Yves Jongen a true pioneer in the domain of proton therapy was selected as one of the three nominees for the European Inventor lifetime achievement Award for his development of proton therapy to cure cancer. With his smaller and more affordable version of the proton-generating device known as “cyclotron”, Mr. Jongen has paved the way to making proton therapy available to a growing number of cancer patients worldwide.
In a short video Jongen expresses his 20 years of dedication to doing what he loves – developing proton therapy. Mentioning the hundreds of hours spent on his knees inside the machine, trying to get it to work a little better, and do something totally viable he proudly announces, “This machine is really my baby.”
The treatment, baptized proton therapy, targets tumors more precisely than conventional X-rays and was first introduced in clinical practice in research laboratories in Sweden and USA. Jongen and his team from The Catholic University of Louvain (UCL) located in Belgium were the first to make a proton therapy system, simple and small enough, to be produced industrially and installed in hospitals.
Later, in 1986, the entrepreneur and inventor founded the global company Ion Beam Applications (IBA) with the purpose of marketing his innovative cyclotron of protons and selling it to processing centers and hospitals worldwide. After years of development Jongen became the first ever to build a compact and financially affordable version of the “cyclotron” designed for clinical and therapeutic applications and was a major leap forward for proton therapy, allowing a significant number of cancer patients to benefit from this technique. Today this Belgian engineer and researcher has constructed proton therapy centers in many parts of the world and in return has made proton therapy available to the entire cancer community. It is for this remarkable achievement, Jongen has been nominated for the European Inventor Award for lifetime achievement.
With more than 13 million cases of cancer reported worldwide in 2012, and growing, it was clear that the need for effective and safer treatments was in greater demand. The proton-generating device, a much-improved method from radiotherapy, has continued to raise hopes for numerous patients affected by cancer by providing a gentler approach that considerably minimizes the damages caused by conventional radiotherapy.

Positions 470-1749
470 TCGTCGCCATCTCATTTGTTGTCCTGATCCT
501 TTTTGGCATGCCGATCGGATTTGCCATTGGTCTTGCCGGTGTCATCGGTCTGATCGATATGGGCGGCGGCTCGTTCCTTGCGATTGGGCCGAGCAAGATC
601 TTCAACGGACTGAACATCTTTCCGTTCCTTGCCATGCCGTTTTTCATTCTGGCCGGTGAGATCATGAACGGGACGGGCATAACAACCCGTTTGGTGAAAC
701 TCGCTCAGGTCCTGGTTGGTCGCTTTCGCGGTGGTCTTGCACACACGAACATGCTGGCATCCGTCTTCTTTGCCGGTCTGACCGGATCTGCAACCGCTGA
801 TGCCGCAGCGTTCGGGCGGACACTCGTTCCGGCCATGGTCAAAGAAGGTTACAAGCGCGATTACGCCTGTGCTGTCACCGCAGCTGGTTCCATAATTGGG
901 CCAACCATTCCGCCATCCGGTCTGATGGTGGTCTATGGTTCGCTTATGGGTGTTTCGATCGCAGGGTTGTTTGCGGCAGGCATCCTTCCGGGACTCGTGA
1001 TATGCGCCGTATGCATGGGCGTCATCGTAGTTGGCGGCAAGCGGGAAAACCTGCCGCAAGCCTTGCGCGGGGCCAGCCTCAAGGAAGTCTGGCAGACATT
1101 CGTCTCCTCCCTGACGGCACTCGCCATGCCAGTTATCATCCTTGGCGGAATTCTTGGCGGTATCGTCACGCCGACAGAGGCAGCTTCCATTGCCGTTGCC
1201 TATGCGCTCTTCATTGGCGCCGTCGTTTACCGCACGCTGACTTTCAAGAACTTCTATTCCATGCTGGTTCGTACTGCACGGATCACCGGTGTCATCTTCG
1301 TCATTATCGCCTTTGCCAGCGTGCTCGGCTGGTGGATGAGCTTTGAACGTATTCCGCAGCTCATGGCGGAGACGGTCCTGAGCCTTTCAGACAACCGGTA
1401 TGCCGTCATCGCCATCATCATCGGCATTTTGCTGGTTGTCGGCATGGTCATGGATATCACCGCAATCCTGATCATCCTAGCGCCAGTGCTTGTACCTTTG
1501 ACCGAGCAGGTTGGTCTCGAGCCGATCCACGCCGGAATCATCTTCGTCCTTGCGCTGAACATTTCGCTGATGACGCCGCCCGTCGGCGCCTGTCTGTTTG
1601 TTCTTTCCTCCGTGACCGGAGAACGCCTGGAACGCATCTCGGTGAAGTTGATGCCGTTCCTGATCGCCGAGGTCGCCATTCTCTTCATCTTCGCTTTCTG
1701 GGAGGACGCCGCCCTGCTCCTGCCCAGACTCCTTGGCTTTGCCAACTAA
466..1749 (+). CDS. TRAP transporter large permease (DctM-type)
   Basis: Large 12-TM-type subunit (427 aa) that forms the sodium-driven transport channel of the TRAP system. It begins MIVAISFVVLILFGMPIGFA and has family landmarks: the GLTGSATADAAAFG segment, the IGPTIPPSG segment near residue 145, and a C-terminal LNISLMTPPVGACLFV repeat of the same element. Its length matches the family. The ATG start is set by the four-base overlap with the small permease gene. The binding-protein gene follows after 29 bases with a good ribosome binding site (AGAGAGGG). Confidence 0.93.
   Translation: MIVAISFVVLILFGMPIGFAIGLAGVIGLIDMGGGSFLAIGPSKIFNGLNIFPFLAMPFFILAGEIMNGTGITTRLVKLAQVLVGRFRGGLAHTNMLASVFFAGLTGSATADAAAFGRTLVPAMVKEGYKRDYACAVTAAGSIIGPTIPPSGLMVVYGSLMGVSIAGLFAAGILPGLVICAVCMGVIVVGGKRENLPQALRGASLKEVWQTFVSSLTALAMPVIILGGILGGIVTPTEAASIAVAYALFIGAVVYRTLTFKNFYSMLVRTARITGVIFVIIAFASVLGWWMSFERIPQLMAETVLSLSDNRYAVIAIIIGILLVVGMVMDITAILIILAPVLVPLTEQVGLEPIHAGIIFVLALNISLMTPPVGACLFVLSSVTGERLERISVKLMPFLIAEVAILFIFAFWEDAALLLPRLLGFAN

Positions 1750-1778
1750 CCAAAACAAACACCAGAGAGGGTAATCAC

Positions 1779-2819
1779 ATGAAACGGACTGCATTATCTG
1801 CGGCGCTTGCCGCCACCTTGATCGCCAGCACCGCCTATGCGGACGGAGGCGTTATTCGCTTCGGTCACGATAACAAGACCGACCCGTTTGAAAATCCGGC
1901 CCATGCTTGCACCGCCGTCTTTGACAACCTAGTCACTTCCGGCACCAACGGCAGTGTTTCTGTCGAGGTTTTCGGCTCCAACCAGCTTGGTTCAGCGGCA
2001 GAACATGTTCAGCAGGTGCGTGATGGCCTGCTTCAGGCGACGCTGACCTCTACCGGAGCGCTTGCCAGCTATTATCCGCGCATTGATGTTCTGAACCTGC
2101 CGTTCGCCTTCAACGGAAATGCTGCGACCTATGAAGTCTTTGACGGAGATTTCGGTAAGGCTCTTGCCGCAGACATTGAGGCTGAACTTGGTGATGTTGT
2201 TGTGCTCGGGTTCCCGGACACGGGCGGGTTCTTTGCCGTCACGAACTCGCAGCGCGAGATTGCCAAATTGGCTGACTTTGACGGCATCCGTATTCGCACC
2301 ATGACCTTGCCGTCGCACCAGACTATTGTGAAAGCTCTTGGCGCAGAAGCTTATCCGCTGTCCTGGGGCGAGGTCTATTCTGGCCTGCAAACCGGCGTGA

Although radiotherapy remains one of the most powerful weapons in the fight against the cancer, with more than half of cancer patients having been treated with high doses of X-rays, anti-cancer radiotherapy has been associated with a risk of severe lesions and injury to healthy cells. Not only does proton therapy eradicate tumors more effectively than conventional X-rays, but it also exposes the patient to less harmful radiations. As a matter of fact, studies suggest that protons pose a lower risk (50-80%) of causing secondary, radiation-related cancers than X-rays, leading to an increased number of patients leaving therapy entirely cancer-free.
In terms of numbers, as a viable alternative to X-rays in clinical practice, of the roughly 100,000 patients that have been treated with proton therapy today, more than a quarter have been treated by cyclotrons developed by Mr. Jongen and the numbers are still growing. In addition to providing societal benefits, the economic benefits are equally extraordinary. In the early 1990’s, the cost of installation for proton therapy was approximately € 100 million per unit with the cost of treatment approaching € 100,000 per patient – twenty times more than the traditional radiotherapy. By 2007, the cost per unit was reduced by approximately €24 million thanks to Jongen’s innovative compact proton therapy system.
Indeed, a splendid achievement and a nomination well-deserved for Mr. Jongen and his proton therapy “baby”!
IBA Chief Research Officer
Tel.: 010 475 854